Featured Species

Kirtland’s Warbler Wildlife Management Area exists to help the Kirtland’s warbler. Jack pine barrens are critical habitat for the warbler and many other species. Because Kirtland’s warblers prefer a very specific age group of jack pine trees the forests are divided into three categories. Sort of like Goldilocks, the warbler is very picky about where it lives. Too young or too old and the warbler will not use the forest. The young jack pine forests (4 to 25 years old) are just right.  

Each forest age is associated with a different wildlife community. Young jack pine forests are not only critical habitat for the Kirtland’s warbler but home to other birds such as the Nashville warbler, eastern towhee, brown thrasher and alder flycatcher. Very young jack pine forests (4 years or younger) provide habitat for indigo buntings, eastern bluebirds, field and Lincoln’s sparrows and black-billed cuckoo. While old jack pine forests (25 years and older) provide habitat for black-backed woodpeckers, spruce grouse, olive-sided flycatchers, eastern wood-pewees, hermit thrushes, ovenbirds, rose-breasted grosbeaks, red-breasted nuthatches, red-eyed vireos, black-capped chickadees, chipping sparrows and mourning doves.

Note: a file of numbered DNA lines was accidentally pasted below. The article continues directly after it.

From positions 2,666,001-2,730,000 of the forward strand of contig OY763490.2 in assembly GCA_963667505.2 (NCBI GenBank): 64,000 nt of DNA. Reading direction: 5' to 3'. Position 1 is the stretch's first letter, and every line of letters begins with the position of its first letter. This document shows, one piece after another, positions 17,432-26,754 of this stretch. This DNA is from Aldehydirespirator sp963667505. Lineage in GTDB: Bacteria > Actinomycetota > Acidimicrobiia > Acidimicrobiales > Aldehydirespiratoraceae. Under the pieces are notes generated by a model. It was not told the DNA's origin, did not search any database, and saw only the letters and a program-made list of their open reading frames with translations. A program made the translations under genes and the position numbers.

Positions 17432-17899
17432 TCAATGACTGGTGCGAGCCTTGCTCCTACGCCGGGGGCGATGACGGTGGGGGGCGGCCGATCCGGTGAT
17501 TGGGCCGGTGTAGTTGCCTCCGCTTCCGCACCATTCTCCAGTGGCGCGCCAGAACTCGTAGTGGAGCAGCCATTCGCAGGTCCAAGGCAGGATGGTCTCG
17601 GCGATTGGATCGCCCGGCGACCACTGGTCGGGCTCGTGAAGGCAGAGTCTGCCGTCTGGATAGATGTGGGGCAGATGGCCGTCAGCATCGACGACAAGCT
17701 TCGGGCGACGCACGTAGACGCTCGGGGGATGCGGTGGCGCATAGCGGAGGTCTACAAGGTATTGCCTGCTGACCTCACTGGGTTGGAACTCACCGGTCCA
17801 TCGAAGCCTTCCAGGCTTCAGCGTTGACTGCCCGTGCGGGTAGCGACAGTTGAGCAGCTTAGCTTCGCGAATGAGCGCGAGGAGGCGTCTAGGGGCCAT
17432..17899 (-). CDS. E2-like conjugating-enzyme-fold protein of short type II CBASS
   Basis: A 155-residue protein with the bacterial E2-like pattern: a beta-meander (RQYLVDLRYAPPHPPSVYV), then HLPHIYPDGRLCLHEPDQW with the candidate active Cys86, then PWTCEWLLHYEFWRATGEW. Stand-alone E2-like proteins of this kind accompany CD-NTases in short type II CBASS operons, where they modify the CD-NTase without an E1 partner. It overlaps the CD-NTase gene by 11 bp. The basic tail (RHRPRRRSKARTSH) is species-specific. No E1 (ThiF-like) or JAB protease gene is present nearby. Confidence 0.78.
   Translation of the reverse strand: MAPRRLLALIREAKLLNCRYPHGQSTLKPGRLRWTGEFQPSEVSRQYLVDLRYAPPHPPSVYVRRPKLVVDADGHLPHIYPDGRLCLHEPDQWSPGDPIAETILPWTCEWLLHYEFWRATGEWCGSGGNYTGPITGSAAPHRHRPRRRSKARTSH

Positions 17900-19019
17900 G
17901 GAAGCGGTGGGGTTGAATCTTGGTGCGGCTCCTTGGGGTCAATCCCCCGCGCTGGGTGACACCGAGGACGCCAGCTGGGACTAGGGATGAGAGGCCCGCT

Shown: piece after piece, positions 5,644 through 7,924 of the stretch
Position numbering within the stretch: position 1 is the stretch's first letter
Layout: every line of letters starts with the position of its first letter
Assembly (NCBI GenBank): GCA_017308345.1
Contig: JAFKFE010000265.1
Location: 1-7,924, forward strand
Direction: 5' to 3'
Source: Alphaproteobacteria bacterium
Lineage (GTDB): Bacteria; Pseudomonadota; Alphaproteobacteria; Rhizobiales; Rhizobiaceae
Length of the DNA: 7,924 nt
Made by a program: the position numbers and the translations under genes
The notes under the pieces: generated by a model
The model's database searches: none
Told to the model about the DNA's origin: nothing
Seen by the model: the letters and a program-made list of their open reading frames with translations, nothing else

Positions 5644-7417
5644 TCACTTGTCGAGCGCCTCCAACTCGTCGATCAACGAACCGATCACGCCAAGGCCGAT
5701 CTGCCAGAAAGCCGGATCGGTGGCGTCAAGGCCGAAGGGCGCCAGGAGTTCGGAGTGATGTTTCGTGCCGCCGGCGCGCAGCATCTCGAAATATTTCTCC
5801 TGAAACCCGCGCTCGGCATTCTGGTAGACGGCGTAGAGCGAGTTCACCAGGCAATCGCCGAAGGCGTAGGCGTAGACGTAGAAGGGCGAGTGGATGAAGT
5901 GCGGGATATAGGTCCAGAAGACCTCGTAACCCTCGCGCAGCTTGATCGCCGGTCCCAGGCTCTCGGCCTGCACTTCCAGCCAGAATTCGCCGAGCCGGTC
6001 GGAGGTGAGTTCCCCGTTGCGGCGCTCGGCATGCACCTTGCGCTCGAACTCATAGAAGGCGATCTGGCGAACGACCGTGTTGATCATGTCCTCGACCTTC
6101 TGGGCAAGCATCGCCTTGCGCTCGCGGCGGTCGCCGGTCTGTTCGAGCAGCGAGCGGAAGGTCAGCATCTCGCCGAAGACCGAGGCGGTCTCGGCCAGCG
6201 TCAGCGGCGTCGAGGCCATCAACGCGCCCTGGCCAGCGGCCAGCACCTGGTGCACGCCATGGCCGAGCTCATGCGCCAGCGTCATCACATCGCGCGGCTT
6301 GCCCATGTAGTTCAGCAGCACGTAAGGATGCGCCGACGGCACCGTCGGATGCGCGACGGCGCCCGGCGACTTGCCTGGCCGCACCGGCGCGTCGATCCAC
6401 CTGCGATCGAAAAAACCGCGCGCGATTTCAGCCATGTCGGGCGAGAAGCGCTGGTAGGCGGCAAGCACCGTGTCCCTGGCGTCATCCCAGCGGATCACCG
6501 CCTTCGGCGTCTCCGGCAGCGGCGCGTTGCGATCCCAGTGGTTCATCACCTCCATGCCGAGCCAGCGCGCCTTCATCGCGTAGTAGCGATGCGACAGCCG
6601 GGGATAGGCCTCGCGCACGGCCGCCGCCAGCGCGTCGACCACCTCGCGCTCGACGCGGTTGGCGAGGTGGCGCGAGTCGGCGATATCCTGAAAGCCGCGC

The Kirtland's warbler is a songbird that nests in young jack pine stands. Until 1995 Kirtland's warblers had only been known to nest in the northern part of Michigan's Lower Peninsula. Today, they also nest in the Upper Peninsula, Wisconsin and Canada. They migrate from their nesting grounds to...

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